Work in corrections takes tough toll on participants

Doug Gilbertson

When you think of prisons, what do you picture? Does it conjure images seen on TV of great, gothic style prisons like on Shawshank Redemption? Maybe you think of the criminals inside the prison or jail, awaiting sentencing or perhaps already doing their “time” inside the walls of one of our state prisons.

You maybe think of the people incarcerated, but rarely do people think of the other people doing time inside the prison system — the people working there.

When the term re-entry is brought up, people think about the inmate’s re-entry into society to become a productive citizen. But we rarely think about the people making the drive to prison to punch in and out every day, and who must make that adjustment back into society every day.

We must go from the authoritarian role of a correctional officer, who stands toe to toe with a convicted murderer and tells them to go lock up for count, to that of a family man sitting down after dinner to help his child with math homework.

When you think about it, the 20-plus years that we spend in a prison is more than most offenders spend there. And the time spent going back and forth between these two worlds leaves its indelible mark on our lives.

Correctional environments take their toll on all who pass through the gates. When you walk into prison, you are immediately struck with the odor of bodies being housed together, the noise of voices trying to be heard over each other, the sounds literally bouncing off iron and concrete walls, and the feeling of violence looming all around. You are always on guard. It is often said: A correctional officer can never be weak.

The impact that this environment has on the overall health of correctional staff has been addressed in several studies: Rogers, John B., 2001, FOCUS I Survey and Final Report surveyed correctional staff to learn about their stress levels, mental health, and risk behaviors.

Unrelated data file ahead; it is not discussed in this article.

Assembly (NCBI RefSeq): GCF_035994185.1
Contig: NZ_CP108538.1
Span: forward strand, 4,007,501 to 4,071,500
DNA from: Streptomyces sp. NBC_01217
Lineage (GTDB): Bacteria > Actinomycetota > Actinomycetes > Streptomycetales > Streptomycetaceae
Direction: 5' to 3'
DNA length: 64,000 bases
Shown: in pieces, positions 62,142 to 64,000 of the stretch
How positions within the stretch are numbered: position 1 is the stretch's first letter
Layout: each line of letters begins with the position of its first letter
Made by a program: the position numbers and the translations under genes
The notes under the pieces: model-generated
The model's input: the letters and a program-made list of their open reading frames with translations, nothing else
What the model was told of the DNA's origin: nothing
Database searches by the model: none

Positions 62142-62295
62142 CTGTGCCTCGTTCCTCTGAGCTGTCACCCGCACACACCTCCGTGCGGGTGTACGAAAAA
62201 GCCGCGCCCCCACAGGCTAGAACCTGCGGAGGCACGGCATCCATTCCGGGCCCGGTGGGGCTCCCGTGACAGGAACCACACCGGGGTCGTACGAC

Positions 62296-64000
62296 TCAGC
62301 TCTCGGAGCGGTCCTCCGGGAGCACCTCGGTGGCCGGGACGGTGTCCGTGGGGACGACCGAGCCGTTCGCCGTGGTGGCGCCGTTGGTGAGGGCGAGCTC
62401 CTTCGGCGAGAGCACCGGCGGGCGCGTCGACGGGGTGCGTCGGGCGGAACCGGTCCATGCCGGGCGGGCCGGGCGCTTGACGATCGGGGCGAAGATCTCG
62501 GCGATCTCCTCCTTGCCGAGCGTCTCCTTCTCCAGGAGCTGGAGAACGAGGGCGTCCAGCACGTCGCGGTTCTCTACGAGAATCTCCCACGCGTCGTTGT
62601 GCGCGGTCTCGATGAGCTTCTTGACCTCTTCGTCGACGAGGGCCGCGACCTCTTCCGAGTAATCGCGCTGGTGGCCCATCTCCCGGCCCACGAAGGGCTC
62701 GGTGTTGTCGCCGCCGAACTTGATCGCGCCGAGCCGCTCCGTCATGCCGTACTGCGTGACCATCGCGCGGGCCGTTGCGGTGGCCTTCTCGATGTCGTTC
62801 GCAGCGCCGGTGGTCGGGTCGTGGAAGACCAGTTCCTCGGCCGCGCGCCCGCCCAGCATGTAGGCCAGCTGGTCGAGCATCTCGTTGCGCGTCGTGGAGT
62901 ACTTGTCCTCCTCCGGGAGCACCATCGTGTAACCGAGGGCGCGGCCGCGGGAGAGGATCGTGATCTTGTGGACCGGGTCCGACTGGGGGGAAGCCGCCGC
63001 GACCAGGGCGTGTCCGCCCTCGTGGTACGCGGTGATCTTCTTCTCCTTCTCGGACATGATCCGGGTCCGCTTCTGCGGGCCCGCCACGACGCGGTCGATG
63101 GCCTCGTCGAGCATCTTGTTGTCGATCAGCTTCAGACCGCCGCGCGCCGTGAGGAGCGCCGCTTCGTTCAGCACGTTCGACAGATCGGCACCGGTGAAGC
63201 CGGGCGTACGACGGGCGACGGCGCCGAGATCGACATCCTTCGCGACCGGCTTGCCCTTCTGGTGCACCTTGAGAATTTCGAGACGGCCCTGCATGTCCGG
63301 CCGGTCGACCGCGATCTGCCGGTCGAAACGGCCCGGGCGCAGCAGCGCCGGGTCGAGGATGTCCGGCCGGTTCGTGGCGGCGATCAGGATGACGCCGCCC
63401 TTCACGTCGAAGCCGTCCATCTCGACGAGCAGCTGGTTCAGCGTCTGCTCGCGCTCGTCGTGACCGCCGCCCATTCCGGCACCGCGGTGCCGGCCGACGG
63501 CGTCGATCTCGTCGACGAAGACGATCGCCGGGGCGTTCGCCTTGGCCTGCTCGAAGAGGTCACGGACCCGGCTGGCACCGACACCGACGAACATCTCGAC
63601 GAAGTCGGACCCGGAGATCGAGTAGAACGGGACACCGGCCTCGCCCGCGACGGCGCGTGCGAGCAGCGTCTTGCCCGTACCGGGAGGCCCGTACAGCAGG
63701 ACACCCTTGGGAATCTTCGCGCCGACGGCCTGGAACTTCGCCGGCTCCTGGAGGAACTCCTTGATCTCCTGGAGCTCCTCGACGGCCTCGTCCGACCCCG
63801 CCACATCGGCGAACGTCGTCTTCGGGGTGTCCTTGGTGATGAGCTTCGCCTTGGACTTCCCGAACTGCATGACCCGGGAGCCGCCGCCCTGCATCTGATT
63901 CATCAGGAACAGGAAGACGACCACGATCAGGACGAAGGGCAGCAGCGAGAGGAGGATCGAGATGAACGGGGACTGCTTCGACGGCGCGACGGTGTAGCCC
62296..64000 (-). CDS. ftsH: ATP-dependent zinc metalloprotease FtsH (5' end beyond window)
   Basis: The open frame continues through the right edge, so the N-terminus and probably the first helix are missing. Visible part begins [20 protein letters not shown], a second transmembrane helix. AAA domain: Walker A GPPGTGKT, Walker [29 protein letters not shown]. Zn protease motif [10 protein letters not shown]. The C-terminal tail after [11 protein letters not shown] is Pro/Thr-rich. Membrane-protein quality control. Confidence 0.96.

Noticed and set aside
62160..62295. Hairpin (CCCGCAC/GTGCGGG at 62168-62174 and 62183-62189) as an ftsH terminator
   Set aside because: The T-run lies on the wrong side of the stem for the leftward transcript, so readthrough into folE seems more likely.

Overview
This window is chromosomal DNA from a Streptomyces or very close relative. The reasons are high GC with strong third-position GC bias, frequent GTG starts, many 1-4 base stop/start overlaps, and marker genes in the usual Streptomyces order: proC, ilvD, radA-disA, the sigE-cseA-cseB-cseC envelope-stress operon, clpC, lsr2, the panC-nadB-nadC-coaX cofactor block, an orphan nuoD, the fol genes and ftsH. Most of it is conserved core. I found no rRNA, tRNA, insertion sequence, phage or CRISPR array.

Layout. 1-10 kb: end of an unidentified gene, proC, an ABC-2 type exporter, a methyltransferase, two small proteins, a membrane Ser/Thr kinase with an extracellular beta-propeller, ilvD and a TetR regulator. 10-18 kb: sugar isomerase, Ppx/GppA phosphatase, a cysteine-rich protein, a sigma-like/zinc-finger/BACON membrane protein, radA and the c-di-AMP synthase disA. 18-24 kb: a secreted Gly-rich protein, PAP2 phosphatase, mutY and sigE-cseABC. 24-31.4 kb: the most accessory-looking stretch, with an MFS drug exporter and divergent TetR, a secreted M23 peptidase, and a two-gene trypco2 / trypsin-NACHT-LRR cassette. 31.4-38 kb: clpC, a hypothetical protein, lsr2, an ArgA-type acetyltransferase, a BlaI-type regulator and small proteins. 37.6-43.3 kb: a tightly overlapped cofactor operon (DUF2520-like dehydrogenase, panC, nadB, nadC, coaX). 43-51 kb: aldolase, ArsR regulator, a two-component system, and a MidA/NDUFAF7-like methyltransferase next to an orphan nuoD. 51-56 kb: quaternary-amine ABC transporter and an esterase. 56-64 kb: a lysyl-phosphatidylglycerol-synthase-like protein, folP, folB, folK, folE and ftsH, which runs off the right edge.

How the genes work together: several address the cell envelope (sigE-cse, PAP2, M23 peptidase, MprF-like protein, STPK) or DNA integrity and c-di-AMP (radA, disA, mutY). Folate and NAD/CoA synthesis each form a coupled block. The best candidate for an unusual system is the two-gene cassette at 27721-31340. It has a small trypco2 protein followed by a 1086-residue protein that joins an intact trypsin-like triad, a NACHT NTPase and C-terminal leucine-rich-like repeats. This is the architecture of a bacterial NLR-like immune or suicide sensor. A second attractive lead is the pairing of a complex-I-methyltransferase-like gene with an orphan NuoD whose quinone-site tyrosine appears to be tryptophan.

In terms of their mental health, Rogers found staggering rates of depression, feelings of hopelessness, and thoughts of suicide. Twenty-five percent of correctional officers reported feeling a lack of emotional responsiveness, 20% reported an inability to find pleasure in anything, and 13% report hopelessness and/or worthlessness.

Approximately 50% of participants reported having no energy or being excessively tired; 44% reported frequent headaches, with 12% having monthly migraines. “Almost 20% of the (respondents) reported that they felt blue or depressed at least once to a few times a month,” according to the report. In terms of suicidal thoughts, “3% reported thoughts of ending their lives at least once a month, and an additional 6% report such thoughts 1-2 times in the past six months.”

In 2016, the National Institute of Justice awarded a $500,000 grant to Northeastern University in Massachusetts to study the impacts of correctional officer suicide. In the “Background” section of the award it states:

“The rate of suicide among correctional officers in Massachusetts since 2010 has been at least five times higher than the national average and almost eight times higher than the suicide rate in the state.”

 From 2010 to 2016, eighteen Massachusetts correctional officers took their lives.

Although there has not been a study conducted in Michigan by the state, MCO-SEIU, the union representing Correctional Officers for the state of Michigan, conducted its own study in 2016.

They found 34% of respondents showed signs of PTSD (which is higher than combat veterans) and 5% were classified as being at high risk of suicide. MCO has also kept track of the number of officers that have committed suicide. Since 2015, at least ten Michigan correctional officers and four retirees have taken their own lives.

Even one officer is too many.

Correctional officers work under different conditions than the rest of the population. But don’t forget that we are people, too, men and women subject to the same doubts and regrets that all of us have. I’m not asking for anyone to cut us slack, not at all.

But a little understanding and recognition for the conditions under which these men and women operate would go a long way.

Editor’s note: Doug Gilbertson has been a corrections officer at Baraga Correctional Facility since 2008. He is the president of Michigan Corrections Organization’s Baraga chapter. The Department of Corrections is not in any way responsible for the content or accuracy of this material, and the views expressed are his personal views and are not necessarily those of the Department.